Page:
The aftermath of the Supreme Court’s same-sex marriage decision included some thoughtful responses from evangelicals who don’t support it. Mark Galli’s is pretty good. So is this piece by Carey Nieuwhof, a useful list of things for anti-SSM church leaders to keep in mind.
I do think Nieuwhof oversells his first point, “the church has always been countercultural.”
In 2004, Brenda Cole—a colleague in a group dedicated to improving the spiritual lives of LGBT people—asked me to preside at her wedding, scheduled more than a year away. “Nancy is a lifelong Presbyterian and wants a Presbyterian minister to preside at our wedding," Brenda said hopefully. "Would you meet with us and talk about officiating?”
It's often said that in a tolerance-obsessed culture, everything is tolerated—except intolerance. Actually, this gets said a lot more often than perhaps it should, because being intolerant is not the same sort of thing as being black or female or gay or Muslim. Tolerating people is more fundamental than tolerating their ideas.
A few years ago, my family started sponsoring a child through World Vision. I knew that the organization was generally evangelical, and that we are generally not. But this massive parachurch organization does good work, and I trusted them enough for a minuscule portion of that good work to be on our behalf. For 35 dollars a month, we’ve been contributing to the health, education, and general welfare of a little girl in Haiti, who was born the same day as our older daughter. Whatever theological differences I have with World Vision seem immaterial to this.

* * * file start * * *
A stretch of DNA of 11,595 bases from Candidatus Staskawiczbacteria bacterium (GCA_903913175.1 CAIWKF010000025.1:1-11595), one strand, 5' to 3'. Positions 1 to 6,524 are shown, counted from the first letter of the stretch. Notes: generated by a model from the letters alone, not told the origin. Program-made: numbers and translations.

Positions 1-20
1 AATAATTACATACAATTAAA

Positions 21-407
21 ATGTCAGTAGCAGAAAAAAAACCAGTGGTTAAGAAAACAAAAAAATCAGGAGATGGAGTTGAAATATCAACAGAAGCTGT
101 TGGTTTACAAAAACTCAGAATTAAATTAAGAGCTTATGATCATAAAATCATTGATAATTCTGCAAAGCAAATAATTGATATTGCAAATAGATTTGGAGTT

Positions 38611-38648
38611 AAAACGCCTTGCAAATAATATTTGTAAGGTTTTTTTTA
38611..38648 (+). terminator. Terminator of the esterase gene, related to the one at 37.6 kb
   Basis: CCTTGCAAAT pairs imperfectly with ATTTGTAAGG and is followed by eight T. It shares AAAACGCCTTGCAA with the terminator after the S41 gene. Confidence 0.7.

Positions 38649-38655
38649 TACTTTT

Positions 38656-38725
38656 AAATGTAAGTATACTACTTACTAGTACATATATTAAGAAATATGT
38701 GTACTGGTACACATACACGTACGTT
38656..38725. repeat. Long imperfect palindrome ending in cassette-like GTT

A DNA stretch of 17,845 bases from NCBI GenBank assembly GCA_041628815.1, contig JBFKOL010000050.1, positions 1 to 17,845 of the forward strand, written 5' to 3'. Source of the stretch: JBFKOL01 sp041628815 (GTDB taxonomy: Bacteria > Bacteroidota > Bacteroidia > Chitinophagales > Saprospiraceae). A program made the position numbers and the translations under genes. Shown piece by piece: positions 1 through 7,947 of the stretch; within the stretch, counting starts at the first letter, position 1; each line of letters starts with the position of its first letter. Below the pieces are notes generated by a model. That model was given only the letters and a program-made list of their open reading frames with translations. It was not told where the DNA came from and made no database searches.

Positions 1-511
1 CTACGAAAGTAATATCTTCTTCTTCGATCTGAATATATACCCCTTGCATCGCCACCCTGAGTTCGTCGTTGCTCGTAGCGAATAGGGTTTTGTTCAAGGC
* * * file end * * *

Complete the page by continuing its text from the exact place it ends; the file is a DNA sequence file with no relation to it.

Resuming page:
Theological differences may be slightly more material for some of the organization’s conservative supporters.
On Tuesday, the general assembly of the Christian Church (Disciples of Christ) approved a resolution calling on the church in all its expressions to affirm the faith, baptism, and spiritual gifts of everyone, regardless of sexual orientation or gender identity. This was timely, given the Defense of Marriage Act decision, though the resolution doesn’t specifically mention same-sex marriage. Nor does it mention ordination—the other hot-button issue around sexuality in the church—though it does affirm that neither sexual orientation nor gender identity is “grounds for exclusion from fellowship or service within the church.”